Minn. Stat. § 480A.08, subd. 3 (1996).
COURT OF APPEALS
William J. Beck,
Barbara N. Beck,
Crow Wing County Board of Commissioners,
Filed October 7, 1997
Crow Wing County District Court
File No. C695508
William J. Beck, HC 83, Box 462, Pequot Lakes, MN 56472 (pro se appellant)
Donald F. Ryan, Crow Wing County Attorney, John J. Sausen, Asst. County Attorney, Crow Wing County Courthouse, 326 Laurel St., Brainerd, MN 56401 (for respondent)
Considered and decided by Kalitowski, Presiding Judge, Huspeni, Judge, and Amundson, Judge.
In September 1994, Robert Scharenbroich purchased a parcel of residential property on Pig Lake to expand his Black Pine Beach Resort. This parcel of property is adjacent to the permanent residence of appellant William J. Beck and his wife, Barbara N. Beck. Scharenbroich immediately petitioned for rezoning of the property from residential to waterfront commercial and for a conditional use permit to use the existing cabin as resort housing.
After holding a public hearing on Scharenbroich's petition, the Crow Wing County Planning Commission recommended granting the rezoning and the conditional use permit with a number of conditions: (1) upgrading the existing sewage system; (2) removing a nonconforming boat house and a nonconforming stairway; (3) restructuring a slope to prevent erosion; and (4) adding vegetative screening between the resort and appellant's property.
Appellant challenged the planning commission's decision at a public hearing before the Crow Wing County board of adjustments. After an on-site inspection of the property by the county administrator and two members of the planning commission, the board of adjustments recommended approving the rezoning and conditional use permit. In January 1995, respondent Crow Wing County Board of Commissioners gave final approval to the rezoning and conditional use permit by a vote of 3-2.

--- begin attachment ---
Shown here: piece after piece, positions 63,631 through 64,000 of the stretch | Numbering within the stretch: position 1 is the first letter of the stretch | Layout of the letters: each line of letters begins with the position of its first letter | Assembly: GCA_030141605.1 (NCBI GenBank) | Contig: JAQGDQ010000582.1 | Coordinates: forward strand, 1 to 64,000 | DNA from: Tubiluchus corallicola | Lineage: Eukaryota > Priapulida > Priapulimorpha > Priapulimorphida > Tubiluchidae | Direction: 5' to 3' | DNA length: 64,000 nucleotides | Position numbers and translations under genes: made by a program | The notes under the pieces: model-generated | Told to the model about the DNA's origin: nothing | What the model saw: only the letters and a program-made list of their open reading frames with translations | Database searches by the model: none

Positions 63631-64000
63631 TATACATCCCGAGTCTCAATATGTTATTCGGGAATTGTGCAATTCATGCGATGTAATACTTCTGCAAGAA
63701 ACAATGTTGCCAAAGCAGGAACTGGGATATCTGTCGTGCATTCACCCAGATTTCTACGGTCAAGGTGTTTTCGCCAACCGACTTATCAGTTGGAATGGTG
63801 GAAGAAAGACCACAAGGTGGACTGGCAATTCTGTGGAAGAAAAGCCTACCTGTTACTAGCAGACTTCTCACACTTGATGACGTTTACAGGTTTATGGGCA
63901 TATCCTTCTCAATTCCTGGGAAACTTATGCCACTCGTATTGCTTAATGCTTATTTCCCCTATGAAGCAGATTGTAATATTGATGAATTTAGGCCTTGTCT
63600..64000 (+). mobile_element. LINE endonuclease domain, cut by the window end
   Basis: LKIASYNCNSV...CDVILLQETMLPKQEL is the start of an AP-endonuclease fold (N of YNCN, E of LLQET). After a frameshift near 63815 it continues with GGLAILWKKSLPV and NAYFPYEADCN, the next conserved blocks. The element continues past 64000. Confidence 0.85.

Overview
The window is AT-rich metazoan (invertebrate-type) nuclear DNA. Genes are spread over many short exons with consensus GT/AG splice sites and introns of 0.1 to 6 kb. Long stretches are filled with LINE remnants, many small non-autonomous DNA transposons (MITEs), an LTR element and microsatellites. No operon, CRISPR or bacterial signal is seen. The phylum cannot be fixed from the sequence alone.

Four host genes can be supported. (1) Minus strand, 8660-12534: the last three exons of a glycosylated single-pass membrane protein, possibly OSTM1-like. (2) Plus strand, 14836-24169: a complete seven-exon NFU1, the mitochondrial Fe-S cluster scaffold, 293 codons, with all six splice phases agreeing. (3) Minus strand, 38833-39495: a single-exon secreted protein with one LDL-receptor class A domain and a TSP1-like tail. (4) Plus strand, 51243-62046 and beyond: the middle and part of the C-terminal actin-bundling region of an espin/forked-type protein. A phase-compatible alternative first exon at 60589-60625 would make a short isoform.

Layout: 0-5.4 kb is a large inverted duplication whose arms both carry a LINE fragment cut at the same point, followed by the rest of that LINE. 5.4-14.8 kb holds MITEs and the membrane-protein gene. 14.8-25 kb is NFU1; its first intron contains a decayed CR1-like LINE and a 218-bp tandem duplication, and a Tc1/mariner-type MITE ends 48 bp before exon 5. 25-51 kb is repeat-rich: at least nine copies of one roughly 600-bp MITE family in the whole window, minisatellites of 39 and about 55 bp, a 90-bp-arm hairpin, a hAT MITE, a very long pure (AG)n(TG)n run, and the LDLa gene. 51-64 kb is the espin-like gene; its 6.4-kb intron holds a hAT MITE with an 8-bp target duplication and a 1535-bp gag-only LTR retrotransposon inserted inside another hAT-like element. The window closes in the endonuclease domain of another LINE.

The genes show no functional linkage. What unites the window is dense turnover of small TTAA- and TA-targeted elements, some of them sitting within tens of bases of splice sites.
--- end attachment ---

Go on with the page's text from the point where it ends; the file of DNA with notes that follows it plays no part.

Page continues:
Appellant filed an appeal in the district court challenging respondent's decision to rezone. The court dismissed the appeal of the conditional use permit for lack of subject matter jurisdiction, but preserved the appeal of the rezoning decision for trial. After trial, the court upheld the rezoning decision and dismissed appellant's complaint. Appellant now challenges the trial court's decision.
D E C I S I O N
1. Standard of Review
Appellant asserts that the trial court, by using the rational basis test, applied the wrong standard of review in dismissing the rezoning appeal. Appellant contends that the correct standard of review is that set out in Honn v. City of Coon Rapids, 313 N.W.2d 409 (Minn. 1981):